Though accusatory, tell them you have ‘…no intention of committing any felonious act.’

    You may also wish toll them that ‘…if Magistrates want power to grant bail for murder,’ then they shall make representation to the relevant authority on their own behalf. Not at your expense.

    Real talk. Accept the message; ‘…Don’t shoot the messenger.’

    • Mr. Pomey, Are you saying that there is a system in place where he can expedite his bail hearing wirh the highcourt? As opposed to waiting in prison until the case is called? Also, if an expedite is possible, is it secured through skillful legal argument via his attorney or through a fee?

  4. Some frighten folks as soon as they migrate overseas….suddenly their country of birth (A&B) and the people becomes irrelevant and ignorant to way of life in our little paradise some become so critical that they sometimes forget that we are a country with laws just as the country they reside and some are so dumb and boast that they try to equate laws of other countries to that of ours. Those who did not migrate are proud of our little bit of paradise. Ah dat mek wen some ah unu cum back yah and see crab an ah play unu nah kno wha dem be an put unu fingure fu pet dem but wen dem gundy grap unu fingure unu say queese e eye.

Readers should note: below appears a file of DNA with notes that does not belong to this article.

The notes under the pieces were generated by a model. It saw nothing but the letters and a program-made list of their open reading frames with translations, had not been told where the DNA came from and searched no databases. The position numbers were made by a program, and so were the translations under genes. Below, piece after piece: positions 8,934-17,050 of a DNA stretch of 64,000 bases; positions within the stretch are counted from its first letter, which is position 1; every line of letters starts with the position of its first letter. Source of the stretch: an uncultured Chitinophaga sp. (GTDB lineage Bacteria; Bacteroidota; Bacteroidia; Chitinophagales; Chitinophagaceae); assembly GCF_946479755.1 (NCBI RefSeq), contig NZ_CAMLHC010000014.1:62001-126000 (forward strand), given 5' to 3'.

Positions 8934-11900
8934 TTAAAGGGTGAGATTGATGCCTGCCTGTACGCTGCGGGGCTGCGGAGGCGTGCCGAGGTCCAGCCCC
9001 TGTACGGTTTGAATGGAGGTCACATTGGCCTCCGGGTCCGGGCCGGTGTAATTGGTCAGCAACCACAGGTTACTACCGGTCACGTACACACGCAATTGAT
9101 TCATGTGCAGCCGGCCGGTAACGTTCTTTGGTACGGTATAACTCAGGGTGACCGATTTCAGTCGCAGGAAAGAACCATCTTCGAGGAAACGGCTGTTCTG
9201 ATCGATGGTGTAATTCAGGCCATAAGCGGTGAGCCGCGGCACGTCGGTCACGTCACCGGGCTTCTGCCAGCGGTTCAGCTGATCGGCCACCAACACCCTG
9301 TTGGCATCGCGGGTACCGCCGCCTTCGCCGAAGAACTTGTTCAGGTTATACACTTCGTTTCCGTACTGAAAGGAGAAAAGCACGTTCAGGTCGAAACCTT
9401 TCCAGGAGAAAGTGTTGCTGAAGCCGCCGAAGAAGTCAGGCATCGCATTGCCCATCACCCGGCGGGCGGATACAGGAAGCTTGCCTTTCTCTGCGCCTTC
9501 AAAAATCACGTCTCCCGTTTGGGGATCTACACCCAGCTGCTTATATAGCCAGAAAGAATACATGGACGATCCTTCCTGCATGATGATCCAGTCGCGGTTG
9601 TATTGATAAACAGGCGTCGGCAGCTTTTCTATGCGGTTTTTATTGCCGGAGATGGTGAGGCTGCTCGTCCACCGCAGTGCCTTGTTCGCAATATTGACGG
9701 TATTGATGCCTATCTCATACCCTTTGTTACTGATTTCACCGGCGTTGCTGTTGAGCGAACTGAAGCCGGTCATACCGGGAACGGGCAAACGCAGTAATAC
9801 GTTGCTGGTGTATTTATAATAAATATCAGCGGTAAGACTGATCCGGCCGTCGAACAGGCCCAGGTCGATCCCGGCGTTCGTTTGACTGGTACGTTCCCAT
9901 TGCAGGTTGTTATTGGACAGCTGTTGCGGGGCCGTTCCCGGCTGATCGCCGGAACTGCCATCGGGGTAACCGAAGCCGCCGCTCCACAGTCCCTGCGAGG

5. @ Mr Pompey clearly you missed the point.

    His challenge has very little to do with his client. Procedures are outlined to assist his client

    His challenge will be a constitutional matter that prohibits the magistrate from granting bail albeit the law outlined the direction that can make it possible.

    Because something is written in law does not make it consistent with the Constitution.

    Because it was not previously challenge does not mean it cannot be challenge now.
    OUR DEMOCRACY IS DESPERATELY IN NEED OF MUCH ACTIONS LIKE THIS. THIS IS THE COUNTER BALANCE WHICH WOULD MAKE THE SYSTEM FREE AND FAIR.